Life goes on in the post-9-11 world. So, alas, does death. This weekend, world-renowned violinist Isaac Stern left us after 81 blessed years. He died of heart failure. What a huge, roaring heart it was.
As we continue to mourn and tremble and rage in the aftermath of the terrorist attacks on America, we can draw inspiration from the legacy of Isaac Stern. He wasn't just a virtuoso musician who touched millions of souls with his talent and passion. He wasn't just a cultural champion who spread the joy of music on "Sesame Street" and saved New York City's Carnegie Hall from destruction. He wasn't just a ubiquitous mentor who nurtured generations of musicians including violinists Itzhak Perlman and Pinchas Zuckerman, conductor Zubin Mehta, and cellist Yo-Yo Ma.
Isaac Stern was more. He was an all-American symbol of artistic freedom and political courage. Born in the Ukraine, reared in San Francisco after his parents fled during the Russian Revolution in 1921, and settled in Manhattan during the twilight of his career, Stern fearlessly -- and cheerfully -- defied barbarian forces with every breath and every stroke.
In 1951, he became the first American violinist to tour the Soviet Union -- where he publicly challenged Nikita Khrushchev in a debate about open artistic exchanges between the Soviet Union and the West. He later refused to tour again until artistic freedom was restored to the Communist regime.
After the Six-Day War in 1967, when Israel was wracked by terrorist attacks from Arab neighbors on all fronts, Stern gave a moving performance of the Mendelssohn Violin Concerto with Leonard Bernstein. He played atop Jerusalem's Mount Scopus immediately after soldiers had recaptured it. Stern returned to Israel during the Yom Kippur War in 1973 to perform in hospitals for wounded patients.
In 1979, Stern visited China in the wake of the Cultural Revolution -- under which Chinese musicians were thrown in jail or executed for listening to, and performing, Western classical music. A documentary of the tour sanctioned by Stern (titled "From Mao to Mozart") exposed the world to the sad story of Tan Shuzhen, a violinmaker imprisoned for over a year for the crime of crafting Western instruments.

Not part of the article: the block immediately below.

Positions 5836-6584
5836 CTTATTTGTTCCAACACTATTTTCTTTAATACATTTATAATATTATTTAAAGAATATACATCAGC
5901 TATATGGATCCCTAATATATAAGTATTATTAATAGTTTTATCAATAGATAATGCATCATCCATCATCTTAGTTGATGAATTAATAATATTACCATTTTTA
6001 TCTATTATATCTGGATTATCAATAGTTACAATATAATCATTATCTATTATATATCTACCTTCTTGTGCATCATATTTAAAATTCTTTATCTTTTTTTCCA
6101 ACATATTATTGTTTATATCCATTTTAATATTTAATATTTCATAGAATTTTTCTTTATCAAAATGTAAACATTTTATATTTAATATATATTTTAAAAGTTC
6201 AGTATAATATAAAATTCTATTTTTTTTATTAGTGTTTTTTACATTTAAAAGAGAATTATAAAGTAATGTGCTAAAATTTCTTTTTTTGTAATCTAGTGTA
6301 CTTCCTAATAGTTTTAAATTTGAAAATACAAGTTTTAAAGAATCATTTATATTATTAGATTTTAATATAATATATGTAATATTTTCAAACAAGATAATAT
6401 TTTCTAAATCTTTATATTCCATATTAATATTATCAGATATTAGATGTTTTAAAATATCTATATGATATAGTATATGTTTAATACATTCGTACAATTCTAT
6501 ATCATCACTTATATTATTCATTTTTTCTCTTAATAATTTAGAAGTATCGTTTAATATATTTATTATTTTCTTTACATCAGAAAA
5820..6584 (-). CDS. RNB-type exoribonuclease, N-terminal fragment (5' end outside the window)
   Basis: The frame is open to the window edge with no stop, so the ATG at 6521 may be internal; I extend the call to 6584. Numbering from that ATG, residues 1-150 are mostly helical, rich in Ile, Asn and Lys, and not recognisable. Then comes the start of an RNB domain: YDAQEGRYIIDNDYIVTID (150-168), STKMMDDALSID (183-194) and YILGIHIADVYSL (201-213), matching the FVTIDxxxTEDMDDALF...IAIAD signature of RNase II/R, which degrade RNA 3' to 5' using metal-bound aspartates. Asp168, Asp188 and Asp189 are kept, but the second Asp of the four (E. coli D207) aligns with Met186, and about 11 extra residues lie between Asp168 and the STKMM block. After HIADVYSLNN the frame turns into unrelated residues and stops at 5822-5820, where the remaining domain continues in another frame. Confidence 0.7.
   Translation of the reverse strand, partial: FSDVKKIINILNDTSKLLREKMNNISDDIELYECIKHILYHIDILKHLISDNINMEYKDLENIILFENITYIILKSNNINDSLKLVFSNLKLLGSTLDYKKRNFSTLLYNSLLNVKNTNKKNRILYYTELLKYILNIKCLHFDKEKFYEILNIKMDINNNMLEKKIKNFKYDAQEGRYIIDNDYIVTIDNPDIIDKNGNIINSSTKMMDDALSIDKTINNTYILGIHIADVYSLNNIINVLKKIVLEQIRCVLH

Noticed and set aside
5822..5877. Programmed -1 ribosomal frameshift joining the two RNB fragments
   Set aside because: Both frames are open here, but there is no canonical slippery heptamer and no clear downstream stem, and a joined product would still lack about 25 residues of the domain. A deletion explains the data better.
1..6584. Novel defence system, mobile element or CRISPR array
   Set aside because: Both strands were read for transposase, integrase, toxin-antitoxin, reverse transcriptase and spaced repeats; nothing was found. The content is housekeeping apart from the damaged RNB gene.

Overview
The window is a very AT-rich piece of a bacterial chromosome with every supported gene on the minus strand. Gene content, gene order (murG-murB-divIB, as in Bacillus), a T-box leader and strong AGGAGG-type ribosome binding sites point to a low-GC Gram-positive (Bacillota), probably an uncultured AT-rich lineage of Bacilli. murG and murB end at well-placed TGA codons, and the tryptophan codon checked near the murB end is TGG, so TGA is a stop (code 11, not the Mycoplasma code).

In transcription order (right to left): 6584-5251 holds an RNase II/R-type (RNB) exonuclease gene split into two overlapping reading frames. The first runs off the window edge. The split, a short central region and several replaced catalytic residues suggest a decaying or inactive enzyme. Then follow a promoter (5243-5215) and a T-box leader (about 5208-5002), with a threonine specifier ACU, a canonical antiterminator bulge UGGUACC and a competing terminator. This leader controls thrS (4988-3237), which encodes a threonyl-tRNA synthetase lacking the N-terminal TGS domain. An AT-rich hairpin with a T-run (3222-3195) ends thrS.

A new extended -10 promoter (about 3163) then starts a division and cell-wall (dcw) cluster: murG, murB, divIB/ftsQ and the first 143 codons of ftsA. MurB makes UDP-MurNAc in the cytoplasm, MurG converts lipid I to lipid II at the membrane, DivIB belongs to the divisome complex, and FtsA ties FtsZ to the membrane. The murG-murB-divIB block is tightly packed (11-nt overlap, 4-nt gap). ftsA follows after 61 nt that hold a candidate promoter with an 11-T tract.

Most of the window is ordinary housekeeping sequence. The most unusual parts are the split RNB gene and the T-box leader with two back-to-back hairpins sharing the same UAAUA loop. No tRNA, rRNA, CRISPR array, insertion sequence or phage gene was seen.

Even if you're no fan of classical music, you may remember the most indelible image of Stern from a decade ago. It's an image that has profound relevance for Americans today: A dapper old gentleman, dressed in formal concert clothes, standing alone on stage. Violin tucked comfortably under his chin. Bow in his right hand.
And gas mask completely covering his face.
The venue was the Jerusalem Theater in Israel. The date was February 23, 1991. The Persian Gulf War was underway. Stern had flown from the United States to show support for the Jewish state under siege. He donned the gas mask at a rehearsal, during which he was photographed. Newspapers around the globe published the picture after what happened later that day. In the middle of Stern's performance of Mozart's 3rd violin concerto, a jarring note sounded. It was the wail of air-raid sirens signaling a missile alert.
The audience had been prepped before the concert to expect an attack from Iraq. Though they feared for their lives in anticipation of a Scud missile explosion, the music-lovers -- dressed in fine evening wear -- remained in their seats and put on their gas masks.
Stern stood in place and waited for calm. He did not put on a gas mask as he had during rehearsal. Instead, breathing free, he launched into a performance of the haunting Sarabande from Bach's D minor Partita No. 2 for solo violin.
"When you believe in something," Stern once told CNN's Larry King, "you can move mountains." And thwart monsters. Stern's lifelong example of eternal optimism and determined civility in the face of evil should inspire us all. We cannot let our enemies conquer us and cow us into fearful submission.
Embrace life. Promote freedom. Celebrate beauty. And resolve -- bravely, stubbornly and cheerfully -- to play on.